The city of Malatya were founded in the Hittite Period and the town of “Melidu” became Malatya with taking different names within the time during Hittite Period. Malatya, conquered by Turks in 1075, has been caught by the Memluks for a while and it was again conquered by Yıldırım Beyazıt in 1392. After, Malatya was governed by Dulkadiroğulları which recognized Ottoman sovereignty and it is directly joined to the Ottoman Empire in 1516. Today’s Malatya is 9 km away from the place where old Malatya is located. City was moved to the country region called Aspuzu in the first half of the 19th century.
Malatya, becomes a city with Republic (89th Article, Constitution of 20 April 1924), is one of the rare cities that are not subjected to foreign occupation.
Malatya is located between 35º 54 'and 39º 03' northern latitudes, between 38º 45 'and 39º 08' east longitudes. It is located in the Upper Euphrates Valley of Eastern Anatolia Region and at the southwest end of Adıyaman, Malatya, Elazığ, Bingöl, Mus, Van depression area. Neighbours are Elazığ and Diyarbakır in the east, Adıyaman in the south, Kahramanmaraş in the west, Sivas and Erzincan in the north. The surface area of the province's territory is 11,776.5 km².
Malatya is a lowland located between East, Southeast and Central Anatolia. The lowland extends from north to south with a slight incline. The land is far from the sea and high. For this reason, Malatya's climate is hard. The summers are hot and arid; in winter the climate is mostly rainy and cold, but it is also possible to see the climate characteristics of the East, Southeast and Central Anatolia in the region. Climate can be examined in three different regions with different characteristics. The steppe climate of Central Anatolia is observed in the high tableland. On the south lowland, a warm Mediterranean climate between the Euphrates and Dicle Rivers and a special Mediterranean climate under the influence of the glow of the Syrian Desert. In mountainous regions, the winter is cold and a climate dominates both regions. Malatya is considered to be 900 meters above sea level and spring is the rainiest season of the year. It is known that these climate conditions are very suitable for apricot growing. The hottest months are July and August, and the coldest months are January and February. Forested areas are not seen as vegetation cover; however, oak forests are widely distributed in the mountains of Pütürge sub-province. A large number of willow, poplar and walnut trees were cultivated on the side of the river.
Especially apricot, apple, pear, peach, cherry, sour cherry, mulberry, grape and many fruit types are not counted here are grown in significant quantities. In recent years, the cultivation of pistachios has started in Yeşilyurt and Akçadağ sub-province and positive results have been obtained. The mountains, which green in the spring with rainfall, turn into steppes as a result of the warmth of summer and the subsequent drought. 53% of the lands within the provincial borders are meadow & pastures and 10% are forest and shrubbery areas.
ADMINISTRATIVE AND SOCIO-ECONOMICAL STATUS
The population of Malatya is 736,884 according to the results of Address-based Population Registration System in 2009. 468,310 people live in cities while 268,574 people live in towns and villages. The rate of living in the city is 63.6% and the rate of living in the villages is 36.4%. According to the same population census, the population of the province centre is 388.590 and the population density of the province is 63 persons per km². The biggest districts in terms of population are Central, Doğanşehir, Yeşilyurt, Darende, Akçadağ and Battalgazi respectively. Hekimhan is the largest town in terms of surface area, but the smallest district in terms of population, and Kale is the smallest district in terms of surface area.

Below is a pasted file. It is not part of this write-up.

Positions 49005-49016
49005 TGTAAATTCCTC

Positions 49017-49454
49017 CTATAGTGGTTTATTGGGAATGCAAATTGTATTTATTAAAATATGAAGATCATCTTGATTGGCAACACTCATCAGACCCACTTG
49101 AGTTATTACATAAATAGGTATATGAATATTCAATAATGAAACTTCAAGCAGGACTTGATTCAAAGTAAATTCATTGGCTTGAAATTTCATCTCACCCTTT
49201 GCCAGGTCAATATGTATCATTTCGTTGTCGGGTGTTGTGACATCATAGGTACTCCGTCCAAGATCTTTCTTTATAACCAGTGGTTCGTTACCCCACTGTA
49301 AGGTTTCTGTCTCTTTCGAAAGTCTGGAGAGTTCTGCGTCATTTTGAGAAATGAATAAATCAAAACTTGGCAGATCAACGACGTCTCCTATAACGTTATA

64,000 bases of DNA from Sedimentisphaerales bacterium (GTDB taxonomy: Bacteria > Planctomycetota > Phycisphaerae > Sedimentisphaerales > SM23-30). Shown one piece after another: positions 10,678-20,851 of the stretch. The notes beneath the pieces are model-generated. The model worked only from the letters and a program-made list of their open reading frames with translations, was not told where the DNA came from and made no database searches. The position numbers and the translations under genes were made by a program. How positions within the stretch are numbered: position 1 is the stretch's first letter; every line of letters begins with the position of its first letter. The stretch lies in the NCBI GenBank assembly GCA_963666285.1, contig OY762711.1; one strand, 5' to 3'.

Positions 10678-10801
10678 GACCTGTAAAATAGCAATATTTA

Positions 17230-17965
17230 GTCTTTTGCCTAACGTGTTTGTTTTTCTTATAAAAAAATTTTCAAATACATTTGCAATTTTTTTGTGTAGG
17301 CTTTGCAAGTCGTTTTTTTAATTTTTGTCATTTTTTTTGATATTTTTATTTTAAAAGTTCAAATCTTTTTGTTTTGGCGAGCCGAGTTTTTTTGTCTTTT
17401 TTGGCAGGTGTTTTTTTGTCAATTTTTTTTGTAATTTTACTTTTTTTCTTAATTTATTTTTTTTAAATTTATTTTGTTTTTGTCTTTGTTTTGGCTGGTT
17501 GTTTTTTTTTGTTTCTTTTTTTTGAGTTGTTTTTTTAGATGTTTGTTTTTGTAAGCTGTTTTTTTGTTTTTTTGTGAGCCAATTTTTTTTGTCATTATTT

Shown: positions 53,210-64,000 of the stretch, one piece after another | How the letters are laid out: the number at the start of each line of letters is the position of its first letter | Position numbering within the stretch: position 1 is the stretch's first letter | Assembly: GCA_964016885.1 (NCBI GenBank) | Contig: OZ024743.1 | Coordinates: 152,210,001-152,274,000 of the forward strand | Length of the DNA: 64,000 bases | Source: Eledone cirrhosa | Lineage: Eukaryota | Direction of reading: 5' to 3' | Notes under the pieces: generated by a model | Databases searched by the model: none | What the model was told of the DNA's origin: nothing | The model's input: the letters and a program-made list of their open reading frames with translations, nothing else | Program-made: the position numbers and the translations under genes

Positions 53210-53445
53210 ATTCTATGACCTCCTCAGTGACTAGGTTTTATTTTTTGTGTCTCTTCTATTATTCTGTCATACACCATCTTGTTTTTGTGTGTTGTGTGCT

The number of districts in Malatya is 14, the number of municipalities is 53, and the number of villages is 495. İnönü University, located in Malatya province, started education in 1976-1977 academic year. Plant production in Malatya is based on apricot. The average annual dry apricot production is approximately 80 and 100 thousand tons. 90% of the world dried apricot market belongs to Turkey. 70% of this amount is compensated by Malatya. Every year, a significant amount of foreign exchange is provided to the Turkish economy from apricot.
Economy of Malatya is based on agriculture, agricultural industry and animal husbandry. However, Malatya also has economic activities in all other sectors of the general economy. Almost all fruits are grown in Malatya except for citrus fruits and the most important crop of plant production is fruit growing. Large part of community in Malatya continues their subsistence with agricultural activities. Especially apricot, wheat, sugar beet, barley, chickpeas, lentils, corn and rye are the most important agricultural products grown in Malatya. Agriculture has diversified. The cereal planting is common in the harvesting areas. The area devoted to industrial plants is more than the areas devoted to the production of vegetables and fruits. Viniculture and fruit growing are also developed. There is proper environment for stock farming because of pastures and meadows (55% of the land). In recent years, fattening, cow dairying and poultry husbandry are performed in Malatya. Moreover, small fishing, previously made in the shape of a river fish, has grown in such a way by the formation of Karakaya Dam Lake.
Malatya is a rich city in terms of underground resources. The most important underground source within the province borders is the iron deposits in Hasançelebi within the boundaries of the Hekimhan sub-province. There are also rich iron ore in Darende and Pütürge district.